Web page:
How to help your employees develop better wellbeing habits

As we head into spring, it’s natural for new year’s resolutions, like from training for a marathon or giving up sugar, to start to wane slightly, but it can be a great opportunity to bring employer wellbeing support to the fore, and work with your people to help them achieve their goals.


In fact, mental health charity Mind found that 60% of employees say they would feel more motivated – and therefore more productive – if their employer took action to support their health. They are also more likely to recommend their organisation as a good place to work – something particularly critical given the challenges many businesses face with finding experienced staff.

With this in mind, here are five changes you can make in our own team to provide better wellbeing support for your employees this year:


Discover what support employees need

The best support to give is one that is needed. So the first place to start is identifying employees’ goals and challenges. An employee survey is the best method of gathering information on whether their priority is physical or mental health, or improving their financial and/or social wellbeing.

This powerful data can then be used to explore what specific benefits or policies will best support your team and inform a tailored wellbeing support plan.

Bear in mind that you might not be able to cater to every individual, but you can try to support them to meet their needs and ambitions.

Build better habits

Habits are an unconscious response to a trigger and compose much of our daily activities – a study at Duke University examined the diaries of students and community members and concluded that up to 45% of the activities and tasks we undertake daily are habitual.

To change or create a new habit, you need to find a trigger for the behaviour, reward that behaviour, and make the change an easy choice.

This could be focusing on building a new habit of taking more breaks, boosting both physical and mental wellbeing. For the employee who struggles to book themselves regular time off from work, they could benefit from a trigger like an email reminder every few months of how much annual leave they have left to take. With the reminder hopefully the employee will be spurred into action to book themself a holiday, as a reward.

Create daily wellbeing moments

45% of men and 37% of women walk for less than 30 minutes a day at work, 38% email colleagues next to them, while 52% regularly eat lunch at their desk, according to a survey of office workers by the British Heart Foundation.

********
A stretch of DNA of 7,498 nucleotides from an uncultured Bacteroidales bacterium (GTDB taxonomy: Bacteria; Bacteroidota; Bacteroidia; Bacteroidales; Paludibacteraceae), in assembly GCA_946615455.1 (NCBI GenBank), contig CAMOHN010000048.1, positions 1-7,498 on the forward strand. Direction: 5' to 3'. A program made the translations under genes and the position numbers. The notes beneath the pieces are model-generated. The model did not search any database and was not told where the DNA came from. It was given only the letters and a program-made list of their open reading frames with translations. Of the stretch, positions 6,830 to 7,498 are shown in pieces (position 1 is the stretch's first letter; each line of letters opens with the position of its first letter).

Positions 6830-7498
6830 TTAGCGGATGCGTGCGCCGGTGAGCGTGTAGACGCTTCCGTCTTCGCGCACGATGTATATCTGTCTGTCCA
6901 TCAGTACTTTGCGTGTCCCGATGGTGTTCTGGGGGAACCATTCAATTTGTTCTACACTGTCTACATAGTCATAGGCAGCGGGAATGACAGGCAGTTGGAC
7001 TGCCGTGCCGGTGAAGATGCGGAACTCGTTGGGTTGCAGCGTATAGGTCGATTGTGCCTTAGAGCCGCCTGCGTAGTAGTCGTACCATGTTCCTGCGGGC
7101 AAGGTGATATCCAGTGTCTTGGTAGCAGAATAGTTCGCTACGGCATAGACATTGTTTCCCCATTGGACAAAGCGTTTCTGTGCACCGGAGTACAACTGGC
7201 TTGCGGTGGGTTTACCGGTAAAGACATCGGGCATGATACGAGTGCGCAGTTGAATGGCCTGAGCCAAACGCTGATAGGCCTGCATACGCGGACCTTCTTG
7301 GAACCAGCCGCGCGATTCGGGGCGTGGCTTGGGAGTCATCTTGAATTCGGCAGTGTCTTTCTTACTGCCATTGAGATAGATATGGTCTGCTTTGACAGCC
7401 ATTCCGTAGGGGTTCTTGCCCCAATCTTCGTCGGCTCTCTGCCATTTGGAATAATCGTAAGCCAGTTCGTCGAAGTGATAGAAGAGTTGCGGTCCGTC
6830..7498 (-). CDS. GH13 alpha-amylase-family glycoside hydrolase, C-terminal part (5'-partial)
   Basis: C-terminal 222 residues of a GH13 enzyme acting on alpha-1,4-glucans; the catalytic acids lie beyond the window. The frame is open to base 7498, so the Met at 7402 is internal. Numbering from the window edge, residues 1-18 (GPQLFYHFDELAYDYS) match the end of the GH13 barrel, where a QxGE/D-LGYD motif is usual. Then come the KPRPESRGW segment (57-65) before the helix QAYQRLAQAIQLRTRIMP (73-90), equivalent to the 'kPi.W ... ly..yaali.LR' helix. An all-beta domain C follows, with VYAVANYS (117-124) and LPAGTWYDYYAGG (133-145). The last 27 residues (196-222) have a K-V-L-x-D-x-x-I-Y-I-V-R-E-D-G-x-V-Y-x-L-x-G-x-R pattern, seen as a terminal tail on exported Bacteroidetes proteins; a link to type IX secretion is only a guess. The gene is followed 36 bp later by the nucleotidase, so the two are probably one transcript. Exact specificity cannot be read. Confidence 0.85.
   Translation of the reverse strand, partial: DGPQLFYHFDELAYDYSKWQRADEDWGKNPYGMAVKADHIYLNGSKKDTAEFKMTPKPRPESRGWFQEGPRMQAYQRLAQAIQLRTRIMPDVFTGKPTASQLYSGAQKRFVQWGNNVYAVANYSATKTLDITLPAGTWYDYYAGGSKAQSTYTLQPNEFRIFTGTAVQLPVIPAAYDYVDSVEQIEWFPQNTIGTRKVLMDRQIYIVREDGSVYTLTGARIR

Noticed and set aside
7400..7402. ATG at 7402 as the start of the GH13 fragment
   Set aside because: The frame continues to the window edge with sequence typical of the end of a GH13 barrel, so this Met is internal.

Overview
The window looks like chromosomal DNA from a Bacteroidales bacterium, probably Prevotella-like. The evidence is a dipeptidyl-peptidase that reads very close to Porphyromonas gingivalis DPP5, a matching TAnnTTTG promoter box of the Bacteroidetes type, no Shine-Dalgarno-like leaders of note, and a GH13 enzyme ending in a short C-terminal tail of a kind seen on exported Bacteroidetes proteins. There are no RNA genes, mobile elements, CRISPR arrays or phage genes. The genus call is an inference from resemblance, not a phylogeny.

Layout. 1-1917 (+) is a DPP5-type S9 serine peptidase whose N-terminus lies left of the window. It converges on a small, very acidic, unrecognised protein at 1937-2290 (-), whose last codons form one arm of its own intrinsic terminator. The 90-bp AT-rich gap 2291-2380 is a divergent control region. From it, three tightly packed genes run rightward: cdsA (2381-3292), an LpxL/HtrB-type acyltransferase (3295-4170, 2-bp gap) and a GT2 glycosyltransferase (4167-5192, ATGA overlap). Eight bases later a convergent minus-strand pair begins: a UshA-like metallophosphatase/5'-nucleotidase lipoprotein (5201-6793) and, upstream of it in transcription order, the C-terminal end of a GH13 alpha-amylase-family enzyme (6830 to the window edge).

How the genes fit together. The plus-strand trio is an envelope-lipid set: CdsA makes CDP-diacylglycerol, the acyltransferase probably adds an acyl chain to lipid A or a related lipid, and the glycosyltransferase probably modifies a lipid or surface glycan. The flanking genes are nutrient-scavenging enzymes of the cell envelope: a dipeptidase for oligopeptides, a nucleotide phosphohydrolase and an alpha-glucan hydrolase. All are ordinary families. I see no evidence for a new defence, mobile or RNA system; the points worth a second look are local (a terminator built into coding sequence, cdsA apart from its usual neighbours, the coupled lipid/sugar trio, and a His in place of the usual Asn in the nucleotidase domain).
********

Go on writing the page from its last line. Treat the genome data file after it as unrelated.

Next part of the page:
Sedentary working life, and its potential negative health implications, can be combatted by building in moments for movement throughout the work day.

For example, you can hold walking meetings instead of seated video calls, yoga in the office, encourage employees to visit the gym during their lunch break, organise team lunches away from the office, or launch and support work sports teams.

Bring wellbeing into your benefits

Employee benefits are an extremely effective way to provide more opportunities for a healthier lifestyle. However, employers should only encourage and support healthy habits, not dictate how an employee should approach their health.

There are five pillars of wellbeing that your benefit offering should cover – physical, mental, social, financial, and digital.

Examples of benefits include National Trust memberships for those who are looking to up their step count, online learning platforms for those who want to develop a skill, mental health first aid training, and regular health screenings.

You may want to consider a corporate healthcare trust that enables employers to provide the benefits and support employee’s needs. These can allow employers to create flexible healthcare packages built around your team, while also saving costs for the business in the long term with any unused claims rolled into future years. 

Get everyone involved

Everyone in an organisation has a role to play in ensuring healthy habits at work, regardless of department or seniority.

The HR team may lead the way in steering a company culture that incorporates wellness, but, managers can also lead the way by openly encouraging breaks throughout the day, hosting ‘wellbeing check-ins’, and taking preventative action if they notice a problem. Managers play a critical role in employee wellbeing; the CIPD, found that a quarter (26%) of respondents blamed the management style for work-related stress. As such it’s vital to get managers on board with looking out for their teams.

Placing health at the heart of your culture

Being healthier and hitting a new year’s resolution isn’t the responsibility of an employer, but businesses can play a role in helping their people make healthier choices and build healthier daily habits. From offering healthier snacks, encouraging regular breaks, or offering access to wellbeing benefits, can be the simple trick that sparks a healthier lifestyle, while improving workplace morale and productivity.

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How to help your employees develop better wellbeing habits – HR News

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